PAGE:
Layout Construction Milestone: Ties

This morning, after I glued the last tie from a package of 1000, my layout reached a minor milestone.  All of the ties are are now glued in place.  Next, I’ll finish staining and weathering them in preparation of spiking rail.

The photo below shows some pieces of rolling stock placed in the various spots, and annotations describe each spot’s purpose.  The photo is taken from the middle of the layout, which is also the middle of the paper plant, looking south along Tonawanda Island.

Ties, southThe indicated capacity for each lead in the above photo doesn’t necessarily represent the number of cars that will be positioned in each spot during operating sessions.   I’ll write a blog post about the flow of cars into and out of the plant some time in the future, once I’ve done more research on the actual flow of traffic at this plant.

The photo below was posted last week.  It’s also looking south along the island, but was taken from the end of the layout, which represents approximately the north end of Tonawanda Island.   Combining these two photos, one gets an overview of the entire layout representing International Paper.

IMG_0217I’ll get working on staining all those ties using the results from my experiments over the past few days.





    1. I used a few more than 1000, Colin. Probably more like 1200 in total. I had package of ties left over from a layout I built a long time ago so. They are smaller, branch line ties, so I used those for the oldest parts of the plant where a locomotive would seldom travel… the “inbound” lead, coal lead, and outbound lead.


      1. No, I’m going to use code 55 everywhere that track is visible. The track I’m calling the “main” wasn’t really a mainline. The paper plant was served by a lead that came off the end of the North Tonawanda yard ladder, travelled up the street a couple of blocks and then across a swing bridge and onto the island. The lead went into the plant complex and dead-ended at a pair of storage tracks on the north end of the island. It’s maybe a mile from the yard at North Tonawanda to the end of track at International Paper. Penn Central crews used a locomotive and caboose to take cars to the island and to switch the plant. I don’t understand why they needed the caboose, because according to my research, they didn’t shove caboose first. It might have been a throwback to an earlier time when the crew assigned to switch International Paper also switched the other industries in the immediate area (of which there were quite a few). So in terms of how the layout is operated, a train comes from storage with a caboose on the end, and then switches cars to and from the track I’m calling the main. The name really only distinguishes that track from the run-around track.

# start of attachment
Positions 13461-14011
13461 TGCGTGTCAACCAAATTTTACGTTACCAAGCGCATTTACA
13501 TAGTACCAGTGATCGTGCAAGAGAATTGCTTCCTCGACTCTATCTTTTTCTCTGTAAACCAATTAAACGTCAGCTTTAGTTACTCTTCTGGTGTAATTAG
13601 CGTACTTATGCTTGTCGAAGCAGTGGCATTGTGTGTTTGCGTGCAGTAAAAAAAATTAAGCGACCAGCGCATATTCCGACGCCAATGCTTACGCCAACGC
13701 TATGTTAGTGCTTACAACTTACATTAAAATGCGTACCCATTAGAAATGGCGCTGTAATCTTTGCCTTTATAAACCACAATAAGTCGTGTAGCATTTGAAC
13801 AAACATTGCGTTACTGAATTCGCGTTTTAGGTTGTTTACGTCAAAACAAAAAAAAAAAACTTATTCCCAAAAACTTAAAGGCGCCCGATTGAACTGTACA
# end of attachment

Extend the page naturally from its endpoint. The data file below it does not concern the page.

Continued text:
1. Congratulations on the milestone. You’re maintaining a really terrific pace and it’s fun following along on your progress.

    When it comes time to lay rail, from the photos it looks like you’ll spike 100% of the rail as opposed to the PC tie and wood tie combination?

    I think you’ve hit of a terrific concept for the layout and think it will support some interesting operations within the plant. I particularly like that some of the industry is staged “off layout” so you’re able to represent its traffic without disturbing the balance of the scene itself.


    1. Thanks Chris! I’m pleased that you picked up on the fact that much of the industry is represented off the layout. I planned the layout for a few months, and struggled with the balance of keeping the amount of track to a minimum, but also ensuring I could represent most of the important kinds of car movements at this industry. I resolved that if I couldn’t represent woodchips, coal, dry supplies, and tank cars inbound, as well as finished paper outbound, I would build something else.

      WRT building switches, I’m going to build the first one using only wood ties. That may change, and if it does, I can easily scrape out the necessary wood ties to accommodate the PC board ties.


      1. I like how having some car spots “off layout” allows you to model those cars and represent their traffic flow in the scene. I think it’s a terrific way to incorporate cars that would be really fun to build models of and use in service on a layout without having to also build their destinations. Scrolling through the photos, I think you’re maintaining a really nicely balanced scene and I like the way the track flows through the scene.